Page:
• 5 Degrees around the globe

    • 5.1 Argentina

      • 5.1.1 Admission
      • 5.1.2 Funding
      • 5.1.3 Requirements for completion
    • 5.2 Australia

      • 5.2.1 Admission
      • 5.2.2 Scholarships
      • 5.2.3 Fees
      • 5.2.4 Requirements for completion
    • 5.3 Canada

      • 5.3.1 Admission
      • 5.3.2 Funding
      • 5.3.3 Requirements for completion
    • 5.4 Colombia

      • 5.4.1 Admission
      • 5.4.2 Funding
      • 5.4.3 Requirements for completion
    • 5.5 Finland
    • 5.6 France

      • 5.6.1 History
      • 5.6.2 Admission
      • 5.6.3 Funding
    • 5.7 Germany

      • 5.7.1 Admission
      • 5.7.2 Structure
      • 5.7.3 Duration
    • 5.8 India

      • 5.8.1 Admission
    • 5.9 Italy

      • 5.9.1 History
      • 5.9.2 Admission
    • 5.10 Poland
    • 5.11 Scandinavia
    • 5.12 Singapore
    • 5.13 Spain
    • 5.14 Ukraine
    • 5.15 United Kingdom

      • 5.15.1 Admission
      • 5.15.2 Funding
      • 5.15.3 Completion
      • 5.15.4 Other doctorates
    • 5.16 United States

      • 5.16.1 Requirements
      • 5.16.2 Funding
    • 5.17 USSR, Russian Federation and former Soviet Republics
  • 6 Models of supervision
  • 7 International PhD equivalent degrees
  • 8 See also
  • 9 Notes and references
  • 10 Bibliography
  • 11 External links

Terminology

The degree is abbreviated PhD (sometimes Ph.D. in North America), from the Latin Philosophiae Doctor, pronounced as three separate letters (/pˈd/).[9][10][11] The abbreviation DPhil, from the English ‘Doctor of Philosophy’,[12] is used by a small number of British and Commonwealth universities, including Oxford and formerly York and Sussex, as the abbreviation for degrees from those institutions.[13]

History

Medieval and early modern Europe

In the universities of Medieval Europe, study was organized in four faculties: the basic faculty of arts, and the three higher faculties of theology, medicine, and law (canon law and civil law). All of these faculties awarded intermediate degrees (bachelor of arts, of theology, of laws, of medicine) and final degrees. Initially, the titles of master and doctor were used interchangeably for the final degrees—the title Doctor was merely a formality bestowed on a Teacher/Master of the art—but by the late Middle Ages the terms Master of Arts and Doctor of Theology/Divinity, Doctor of Law, and Doctor of Medicine had become standard in most places (though in the German and Italian universities the term Doctor was used for all faculties).

The doctorates in the higher faculties were quite different from the current PhD degree in that they were awarded for advanced scholarship, not original research. No dissertation or original work was required, only lengthy residency requirements and examinations. Besides these degrees, there was the licentiate. Originally this was a license to teach, awarded shortly before the award of the master or doctor degree by the diocese in which the university was located, but later it evolved into an academic degree in its own right, in particular in the continental universities.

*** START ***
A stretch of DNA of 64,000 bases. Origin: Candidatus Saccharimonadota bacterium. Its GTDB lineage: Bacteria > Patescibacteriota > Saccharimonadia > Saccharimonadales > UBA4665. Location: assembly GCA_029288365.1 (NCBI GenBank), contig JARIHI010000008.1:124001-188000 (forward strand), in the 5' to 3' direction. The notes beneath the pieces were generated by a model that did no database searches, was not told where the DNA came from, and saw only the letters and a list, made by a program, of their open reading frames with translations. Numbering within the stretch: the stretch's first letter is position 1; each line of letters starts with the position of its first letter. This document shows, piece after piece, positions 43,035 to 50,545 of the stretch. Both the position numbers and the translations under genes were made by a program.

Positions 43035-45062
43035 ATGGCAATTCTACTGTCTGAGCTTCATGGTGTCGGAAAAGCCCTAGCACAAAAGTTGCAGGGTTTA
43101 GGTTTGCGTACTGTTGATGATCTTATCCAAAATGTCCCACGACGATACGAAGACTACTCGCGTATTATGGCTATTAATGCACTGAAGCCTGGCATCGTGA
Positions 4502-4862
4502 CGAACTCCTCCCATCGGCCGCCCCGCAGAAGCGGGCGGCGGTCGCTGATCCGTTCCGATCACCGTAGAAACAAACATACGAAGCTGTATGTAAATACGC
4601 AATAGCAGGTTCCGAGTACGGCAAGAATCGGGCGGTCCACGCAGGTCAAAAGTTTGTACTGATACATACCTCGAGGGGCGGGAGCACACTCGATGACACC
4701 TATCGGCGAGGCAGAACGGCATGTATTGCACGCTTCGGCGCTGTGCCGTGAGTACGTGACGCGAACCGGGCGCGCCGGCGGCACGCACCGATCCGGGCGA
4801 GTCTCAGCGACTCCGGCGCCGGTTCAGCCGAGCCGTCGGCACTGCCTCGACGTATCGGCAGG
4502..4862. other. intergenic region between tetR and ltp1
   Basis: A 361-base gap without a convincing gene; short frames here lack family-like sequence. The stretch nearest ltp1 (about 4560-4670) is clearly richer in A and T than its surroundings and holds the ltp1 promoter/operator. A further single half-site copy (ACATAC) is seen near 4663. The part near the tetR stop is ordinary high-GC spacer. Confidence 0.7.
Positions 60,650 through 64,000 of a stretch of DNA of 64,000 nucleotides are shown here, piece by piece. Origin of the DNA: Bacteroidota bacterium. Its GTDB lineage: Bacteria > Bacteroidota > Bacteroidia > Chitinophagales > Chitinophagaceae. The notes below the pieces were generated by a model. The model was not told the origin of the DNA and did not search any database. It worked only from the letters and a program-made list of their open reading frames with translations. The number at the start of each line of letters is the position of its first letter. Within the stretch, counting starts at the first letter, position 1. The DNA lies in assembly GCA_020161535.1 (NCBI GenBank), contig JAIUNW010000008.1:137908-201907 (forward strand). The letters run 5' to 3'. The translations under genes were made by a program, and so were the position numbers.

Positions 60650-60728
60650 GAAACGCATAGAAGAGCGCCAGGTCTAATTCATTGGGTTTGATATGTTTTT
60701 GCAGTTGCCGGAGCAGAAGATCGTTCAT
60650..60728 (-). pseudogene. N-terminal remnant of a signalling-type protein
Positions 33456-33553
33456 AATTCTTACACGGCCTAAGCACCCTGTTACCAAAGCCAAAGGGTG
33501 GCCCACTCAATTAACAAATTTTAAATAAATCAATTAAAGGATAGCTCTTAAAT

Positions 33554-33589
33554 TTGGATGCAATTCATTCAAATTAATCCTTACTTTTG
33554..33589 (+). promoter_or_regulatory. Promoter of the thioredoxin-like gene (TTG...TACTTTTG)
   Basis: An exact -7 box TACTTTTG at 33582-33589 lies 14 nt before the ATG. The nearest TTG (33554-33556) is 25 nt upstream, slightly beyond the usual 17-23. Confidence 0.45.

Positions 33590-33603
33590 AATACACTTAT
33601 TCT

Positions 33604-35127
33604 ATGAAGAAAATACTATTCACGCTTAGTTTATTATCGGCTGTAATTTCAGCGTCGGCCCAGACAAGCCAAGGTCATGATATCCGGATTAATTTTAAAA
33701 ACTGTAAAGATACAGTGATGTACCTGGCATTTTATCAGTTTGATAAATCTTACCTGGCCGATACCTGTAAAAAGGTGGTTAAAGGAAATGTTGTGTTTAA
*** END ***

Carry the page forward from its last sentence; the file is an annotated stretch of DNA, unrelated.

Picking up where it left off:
According to Keith Allan Noble (1994), the first doctoral degree was awarded in medieval Paris around 1150.[14] The doctorate of philosophy developed in Germany as the terminal Teacher’s credential in the 17th century (c. 1652). There were no PhDs in Germany before the 1650s (when they gradually started replacing the MA as the highest academic degree; arguably one of the earliest German PhD holders is Erhard Weigel (Dr. phil. hab., Leipzig, 1652).[citation needed]

In theory, the full course of studies might, for example, lead in succession to the degrees of Bachelor of Arts, Licentiate of Arts, Master of Arts or Bachelor of Medicine, Licentiate of Medicine, Doctor of Medicine. But before the early modern era, there were many exceptions to this. Most students left the university without becoming masters of arts, whereas regulars (members of monastic orders) could skip the arts faculty entirely.[15][16][17]

Educational reforms in Germany

This situation changed in the early 19th century through the educational reforms in Germany, most strongly embodied in the model of the University of Berlin, founded and controlled by the Prussian government in 1810. The arts faculty, which in Germany was labelled the faculty of philosophy, started demanding contributions to research,[18] attested by a dissertation, for the award of their final degree, which was labelled Doctor of Philosophy (abbreviated as Ph.D.)—originally this was just the German equivalent of the Master of Arts degree. Whereas in the Middle Ages the arts faculty had a set curriculum, based upon the trivium and the quadrivium, by the 19th century it had come to house all the courses of study in subjects now commonly referred to as sciences and humanities.[19] Professors across the humanities and sciences focused on their advanced research.[20] Practically all the funding came from the central government, and it could be cut off if the professor was politically unacceptable.[relevant? ][21]